American Letter Mail Company

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American Letter Mail Company
Industry Courier
Fate Outlawed by
Private Express Statutes
Founded 1844
Defunct 1851
Headquarters USA New York
Key people Lysander Spooner

The American Letter Mail Company was started by Lysander Spooner in 1844, competing with the legal monopoly of the United States Post Office (USPO, now the USPS) in violation of the Private Express Statutes. It succeeded in delivering mail for lower prices, but the U.S. Government challenged Spooner with legal measures, eventually forcing him to cease operations in 1851.[1]

Overview[edit]

According to McMaster,[2] the company had offices in various cities, including Baltimore, Philadelphia, and New York. In February 1844, Spooner advertised rates of "Postage 6 1/4 cents for each half oz. ... Stamps, twenty for a dollar." He further stated, "The Company design also (if sustained by the public) thoroughly to agitate the question, and test the constitutional right of free competition in the business of carrying letters."[3] Stamps could be purchased and then attached to letters which could be sent to any of its offices. From there agents were dispatched who travelled on railroads and steamboats, and carried the letters in hand bags. Letters were transferred to messengers in the cities along the routes who then delivered the letters to the addressees.

Competition with the U.S. Post Office Department[edit]

Spooner's intentions were founded on both an ethical perspective, as he considered government monopoly to be an immoral restriction, and an economic analysis, as he believed that five cents was sufficient to send mail throughout the country. From its inception, the Company was a vehicle for legal challenge. "Mr. Spooner, the head of the American Letter Mail Company, has transmitted to the Department at Washington, a written admission of his conveyance of letters, &c., with all the necessary facts in the case, to make it a purely legal question, so that the Postmaster General has nothing to do but take the whole subject to the Supreme Court of the United States, as soon as it can be got there."[4] The American Letter Mail Company was able to reduce the price of its stamps significantly and even offered free local delivery, significantly undercutting the 12-cent stamp being sold by the Post Office Department. The federal government treated this as a criminal act:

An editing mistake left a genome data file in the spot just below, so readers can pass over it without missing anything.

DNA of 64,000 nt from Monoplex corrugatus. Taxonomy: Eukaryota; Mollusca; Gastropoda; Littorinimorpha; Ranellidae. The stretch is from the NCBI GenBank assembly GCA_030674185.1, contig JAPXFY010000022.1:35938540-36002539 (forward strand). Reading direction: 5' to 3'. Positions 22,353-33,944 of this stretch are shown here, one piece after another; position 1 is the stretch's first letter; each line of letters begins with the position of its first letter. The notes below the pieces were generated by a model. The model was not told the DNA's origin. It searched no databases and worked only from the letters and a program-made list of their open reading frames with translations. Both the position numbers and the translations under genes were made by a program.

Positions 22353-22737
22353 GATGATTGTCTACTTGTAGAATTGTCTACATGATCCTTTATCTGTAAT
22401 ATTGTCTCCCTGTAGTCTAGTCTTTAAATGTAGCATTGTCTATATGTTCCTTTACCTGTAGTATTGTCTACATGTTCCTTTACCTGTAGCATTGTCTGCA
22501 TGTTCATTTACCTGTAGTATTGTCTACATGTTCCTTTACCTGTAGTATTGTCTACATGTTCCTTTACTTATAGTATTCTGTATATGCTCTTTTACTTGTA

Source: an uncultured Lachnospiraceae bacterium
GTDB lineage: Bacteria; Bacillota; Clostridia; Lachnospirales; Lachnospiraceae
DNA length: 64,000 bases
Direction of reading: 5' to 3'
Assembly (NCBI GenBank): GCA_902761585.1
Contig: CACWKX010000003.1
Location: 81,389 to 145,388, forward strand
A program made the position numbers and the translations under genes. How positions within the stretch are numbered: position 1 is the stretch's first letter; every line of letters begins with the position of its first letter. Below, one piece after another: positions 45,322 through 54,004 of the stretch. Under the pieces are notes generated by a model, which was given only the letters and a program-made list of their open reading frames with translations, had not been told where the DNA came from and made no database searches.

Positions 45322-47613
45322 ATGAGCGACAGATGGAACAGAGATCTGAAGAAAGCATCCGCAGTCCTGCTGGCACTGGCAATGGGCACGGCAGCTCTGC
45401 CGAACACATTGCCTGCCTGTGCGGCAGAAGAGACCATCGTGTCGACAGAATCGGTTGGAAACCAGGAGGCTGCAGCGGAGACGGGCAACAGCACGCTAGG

United States v. John C. Gilmore—This was action instituted by the Government of the United States, to recover the sum of $50 for an alleged violation of the laws regulating the Post Office Department, embodied in the act of Congress of 1825...[5]

Calvin Case, another of the persons alleged to be in the office, or connected with "Postmaster General Lysander Spooner's American Letter Mail Company," was arrested and held to bail in the sum of $100, by the United States Marshal, in [Philadelphia], on Friday, on the ground of conveying letters contrary to the laws of Congress.[6]

Although the business was forced by the U.S. Government to close shop after only a few years, it succeeded in temporarily driving down the cost of government-delivered mail[citation needed].

See also[edit]

References[edit]

  1. ^ Goodyear, Lucille J. Spooner vs. U.S. Postal System. American Legion Magazine, January 1981
  2. ^ McMaster, John Bach. 1910. A History of the People of the United States. D. Appleton and Company. p. 116
  3. ^ Spooner, Lysander (February 28, 1844). "American Post Office". American & Commercial Daily Advertiser. Retrieved 2013-04-02. 
  4. ^ "The Tariff in Danger". The Adams Centinel. January 1, 1844. Retrieved 2013-04-02. 
  5. ^ "U.S. District Court". The Sun. March 12, 1844. Retrieved 2013-04-02. 
  6. ^ "Intelligence From Philadelphia". The Sun. March 25, 1844. Retrieved 2013-04-02. 

External links[edit]